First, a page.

On June 21, after hearing the arguments on both sides of the South Dakota v. Wayfair case, the U.S. Supreme Court issued a monumental ruling in favor of South Dakota. Today, many business owners are questioning how sales across state lines will impact their bottom lines.
To understand the impact of this decision, you have to throw out everything you thought you knew about a business’s physical presence in a state. Now, state legislators can require businesses that sell more than $100,000 worth of goods or services into a state in a year or complete 200 or more transactions into their state over a 12-month period, to register with the state and comply with their state’s tax laws. This new rule doesn’t just apply to online retailers either. All businesses that sell into states that have adopted the new regulations will be impacted.
Some legislators have even said a business’s online presence might be enough to establish nexus in a state. For example, if a resident of a state visits your website and you track their visit with cookies, the state could argue that the cookie is enough of a physical presence to result in nexus. Additionally, if you generate click referrals to your business’s website by placing online ads that target residents in a particular state, the ad is equivalent to having physical presence in a state.
Using a third party to sell your products won’t work either. States have said that if a business uses a third party, such as Amazon, and the third party stores your company’s inventory in another state, you would be held to the same sales taxes as the third-party seller.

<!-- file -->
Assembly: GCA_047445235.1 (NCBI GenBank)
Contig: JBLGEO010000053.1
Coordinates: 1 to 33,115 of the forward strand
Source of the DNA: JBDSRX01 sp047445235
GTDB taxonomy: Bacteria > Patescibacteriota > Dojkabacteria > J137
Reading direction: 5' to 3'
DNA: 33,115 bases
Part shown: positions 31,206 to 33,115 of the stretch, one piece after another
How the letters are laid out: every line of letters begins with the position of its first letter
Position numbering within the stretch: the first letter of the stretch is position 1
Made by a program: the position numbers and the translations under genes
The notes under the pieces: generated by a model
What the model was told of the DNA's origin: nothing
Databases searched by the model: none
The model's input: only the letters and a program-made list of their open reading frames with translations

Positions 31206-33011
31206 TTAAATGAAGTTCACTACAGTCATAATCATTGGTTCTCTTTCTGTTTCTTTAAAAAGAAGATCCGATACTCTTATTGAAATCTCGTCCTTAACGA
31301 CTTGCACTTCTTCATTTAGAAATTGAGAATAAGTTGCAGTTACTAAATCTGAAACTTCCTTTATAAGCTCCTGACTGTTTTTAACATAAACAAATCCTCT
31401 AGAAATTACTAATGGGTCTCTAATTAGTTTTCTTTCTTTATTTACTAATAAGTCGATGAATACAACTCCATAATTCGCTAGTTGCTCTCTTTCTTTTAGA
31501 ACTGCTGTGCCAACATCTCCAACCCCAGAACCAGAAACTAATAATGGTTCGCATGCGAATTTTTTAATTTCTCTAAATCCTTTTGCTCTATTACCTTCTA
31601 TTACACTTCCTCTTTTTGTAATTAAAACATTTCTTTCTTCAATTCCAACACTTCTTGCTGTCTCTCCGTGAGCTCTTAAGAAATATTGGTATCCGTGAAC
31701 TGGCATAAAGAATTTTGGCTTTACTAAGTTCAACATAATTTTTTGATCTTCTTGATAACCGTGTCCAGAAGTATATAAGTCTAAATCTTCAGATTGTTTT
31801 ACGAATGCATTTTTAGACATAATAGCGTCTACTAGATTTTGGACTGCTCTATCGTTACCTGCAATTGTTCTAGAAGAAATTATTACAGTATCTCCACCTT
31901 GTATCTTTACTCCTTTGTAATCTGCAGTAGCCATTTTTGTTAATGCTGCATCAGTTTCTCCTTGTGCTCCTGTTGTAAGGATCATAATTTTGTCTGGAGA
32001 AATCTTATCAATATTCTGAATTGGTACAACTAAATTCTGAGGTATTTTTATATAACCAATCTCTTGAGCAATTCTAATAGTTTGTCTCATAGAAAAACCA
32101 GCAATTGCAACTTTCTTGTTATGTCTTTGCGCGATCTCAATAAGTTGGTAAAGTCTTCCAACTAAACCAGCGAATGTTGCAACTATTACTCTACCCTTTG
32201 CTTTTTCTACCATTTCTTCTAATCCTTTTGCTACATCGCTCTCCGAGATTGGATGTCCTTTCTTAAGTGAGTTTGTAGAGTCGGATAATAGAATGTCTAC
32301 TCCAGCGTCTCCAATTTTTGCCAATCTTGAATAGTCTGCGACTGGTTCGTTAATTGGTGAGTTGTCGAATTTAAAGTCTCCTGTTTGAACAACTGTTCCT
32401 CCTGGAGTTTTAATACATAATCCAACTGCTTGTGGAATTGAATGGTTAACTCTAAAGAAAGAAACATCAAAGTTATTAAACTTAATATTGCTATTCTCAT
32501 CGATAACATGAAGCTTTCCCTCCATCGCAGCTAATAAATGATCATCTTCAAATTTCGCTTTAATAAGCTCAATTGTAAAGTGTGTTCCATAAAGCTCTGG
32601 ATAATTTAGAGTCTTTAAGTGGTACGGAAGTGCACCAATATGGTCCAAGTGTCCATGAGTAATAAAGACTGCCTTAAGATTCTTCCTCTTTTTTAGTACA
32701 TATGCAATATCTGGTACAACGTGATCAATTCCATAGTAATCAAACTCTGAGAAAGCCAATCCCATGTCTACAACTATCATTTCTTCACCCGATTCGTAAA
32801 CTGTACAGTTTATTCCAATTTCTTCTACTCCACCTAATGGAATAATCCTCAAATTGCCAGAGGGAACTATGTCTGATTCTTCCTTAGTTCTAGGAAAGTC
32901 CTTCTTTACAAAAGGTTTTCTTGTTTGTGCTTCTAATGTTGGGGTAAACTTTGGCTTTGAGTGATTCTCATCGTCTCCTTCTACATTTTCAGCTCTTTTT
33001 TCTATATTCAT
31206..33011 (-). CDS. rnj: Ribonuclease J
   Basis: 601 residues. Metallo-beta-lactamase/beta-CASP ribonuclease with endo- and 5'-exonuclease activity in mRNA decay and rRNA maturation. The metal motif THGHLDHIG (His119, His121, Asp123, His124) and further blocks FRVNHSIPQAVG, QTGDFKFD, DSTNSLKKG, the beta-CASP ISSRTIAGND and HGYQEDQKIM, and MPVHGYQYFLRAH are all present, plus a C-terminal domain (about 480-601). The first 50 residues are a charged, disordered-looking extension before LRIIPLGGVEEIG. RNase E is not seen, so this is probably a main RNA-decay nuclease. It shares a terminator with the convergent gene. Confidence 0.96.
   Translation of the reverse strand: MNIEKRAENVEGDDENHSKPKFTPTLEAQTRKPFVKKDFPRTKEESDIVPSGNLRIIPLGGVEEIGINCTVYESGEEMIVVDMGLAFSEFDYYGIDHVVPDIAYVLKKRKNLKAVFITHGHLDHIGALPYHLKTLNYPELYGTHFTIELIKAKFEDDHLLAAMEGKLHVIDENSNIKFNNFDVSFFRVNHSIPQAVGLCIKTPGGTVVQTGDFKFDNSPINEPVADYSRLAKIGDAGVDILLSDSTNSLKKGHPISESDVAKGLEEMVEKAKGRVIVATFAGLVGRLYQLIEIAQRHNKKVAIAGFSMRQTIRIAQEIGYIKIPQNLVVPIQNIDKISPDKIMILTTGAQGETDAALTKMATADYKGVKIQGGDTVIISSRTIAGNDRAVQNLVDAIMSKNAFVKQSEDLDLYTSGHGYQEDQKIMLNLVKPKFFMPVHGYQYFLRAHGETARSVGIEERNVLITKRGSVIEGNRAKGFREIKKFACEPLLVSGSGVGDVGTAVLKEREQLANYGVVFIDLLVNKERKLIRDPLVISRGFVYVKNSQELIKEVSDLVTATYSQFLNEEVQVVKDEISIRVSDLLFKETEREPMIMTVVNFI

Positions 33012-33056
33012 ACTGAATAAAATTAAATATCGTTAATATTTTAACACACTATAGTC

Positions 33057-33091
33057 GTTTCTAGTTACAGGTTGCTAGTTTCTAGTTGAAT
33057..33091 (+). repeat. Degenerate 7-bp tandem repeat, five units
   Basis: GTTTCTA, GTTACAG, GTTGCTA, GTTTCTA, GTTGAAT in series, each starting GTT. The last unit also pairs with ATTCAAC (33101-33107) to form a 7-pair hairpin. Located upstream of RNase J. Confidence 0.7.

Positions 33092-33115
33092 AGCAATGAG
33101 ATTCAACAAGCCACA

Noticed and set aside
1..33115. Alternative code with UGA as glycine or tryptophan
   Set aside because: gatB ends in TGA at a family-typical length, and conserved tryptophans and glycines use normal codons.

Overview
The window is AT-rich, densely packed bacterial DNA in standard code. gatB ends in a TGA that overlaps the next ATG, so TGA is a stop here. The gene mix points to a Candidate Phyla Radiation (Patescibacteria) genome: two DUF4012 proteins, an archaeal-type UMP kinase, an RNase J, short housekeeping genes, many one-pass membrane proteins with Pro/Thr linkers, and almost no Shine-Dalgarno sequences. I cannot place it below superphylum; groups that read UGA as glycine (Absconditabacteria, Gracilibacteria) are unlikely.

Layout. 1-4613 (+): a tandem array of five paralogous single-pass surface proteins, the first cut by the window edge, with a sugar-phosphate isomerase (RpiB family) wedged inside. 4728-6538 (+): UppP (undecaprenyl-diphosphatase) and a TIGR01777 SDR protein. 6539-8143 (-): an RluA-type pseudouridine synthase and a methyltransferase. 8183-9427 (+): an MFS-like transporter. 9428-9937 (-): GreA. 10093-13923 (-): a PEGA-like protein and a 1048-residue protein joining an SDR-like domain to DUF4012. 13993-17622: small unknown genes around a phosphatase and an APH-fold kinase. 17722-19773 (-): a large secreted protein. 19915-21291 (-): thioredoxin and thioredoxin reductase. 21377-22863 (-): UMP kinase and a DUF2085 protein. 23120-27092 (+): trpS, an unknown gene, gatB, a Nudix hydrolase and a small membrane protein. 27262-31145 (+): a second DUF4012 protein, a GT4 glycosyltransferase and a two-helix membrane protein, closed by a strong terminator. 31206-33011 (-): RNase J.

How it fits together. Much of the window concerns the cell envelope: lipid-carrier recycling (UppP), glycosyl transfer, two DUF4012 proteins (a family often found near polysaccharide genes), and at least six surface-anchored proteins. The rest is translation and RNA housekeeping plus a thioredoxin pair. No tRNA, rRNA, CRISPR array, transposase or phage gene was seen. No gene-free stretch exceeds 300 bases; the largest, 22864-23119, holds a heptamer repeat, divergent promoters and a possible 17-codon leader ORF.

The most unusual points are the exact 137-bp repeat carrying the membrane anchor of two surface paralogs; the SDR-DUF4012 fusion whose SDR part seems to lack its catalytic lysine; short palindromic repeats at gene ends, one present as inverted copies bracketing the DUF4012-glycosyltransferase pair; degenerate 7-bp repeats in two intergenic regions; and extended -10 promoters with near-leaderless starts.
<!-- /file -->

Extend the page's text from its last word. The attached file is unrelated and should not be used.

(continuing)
Listen to episode 163, “State Tax Concerns Keeping You Up At Night?” to hear Luke Lucas give a different Wayfair perspective on Rea’s award-winning podcast, unsuitable on Rea Radio.
What Else Do You Need To Know?
- Though states can constitutionally impose this rule, they still have to have a law on their books to do so. Most states already include some language asserting that you have nexus “to the extent permitted by the U.S. Constitution” or similar language. Even without a specific Wayfair law, most states could argue that their law, as it is today, permits this treatment.
- Companies that obviously have nexus but choose not to register or collect sales tax in other states may need to include financial statement disclosures in their audited financial statements.
- Consider your risk in each state you do business in. Ask yourself, if you were to register or be caught by the state, what would be the result?
- If you primarily sell to wholesalers, keep good exemption certificate records. This way, registering with the state might just be an administrative issue. You may have to go through the process of defending the audit, but as long as your documentation is good, that might be it.
- If you sell to end users, find out if your product or service is taxable in each state you do business in.
- Break out your invoice price to contain the risk associated with things that are actually taxable (many states fully tax mixed transactions).
- Determine if your customers have an exemption for their use of your product or service in their state. If so, keep good records of exemption certificates.
- Make sure your software can accurately report sales by state, county, etc. Know if you are sourcing sales in accordance with each state’s rules on sourcing, and if your software can handle taxable and nontaxable sales.
- In states where risk is high, ascertain whether you should register going forward, pursue a voluntary disclosure or simply wait and see what happens. If you choose not to take action in states where you have nexus under Wayfair, determine whether your auditing team will be required to add a disclosure to your financial statement or if you need to consider an accrual for sales tax.
It’s especially important to take time to assess your business’s specific situation and tailor a plan with your tax advisors to minimize risk and put you in the best position for continued success.
Rea’s state and local tax team can highlight areas of exposure and help you define an action plan of items to address immediately while identifying what can be implemented over time.
By Scott Zielaskiewicz (Medina office)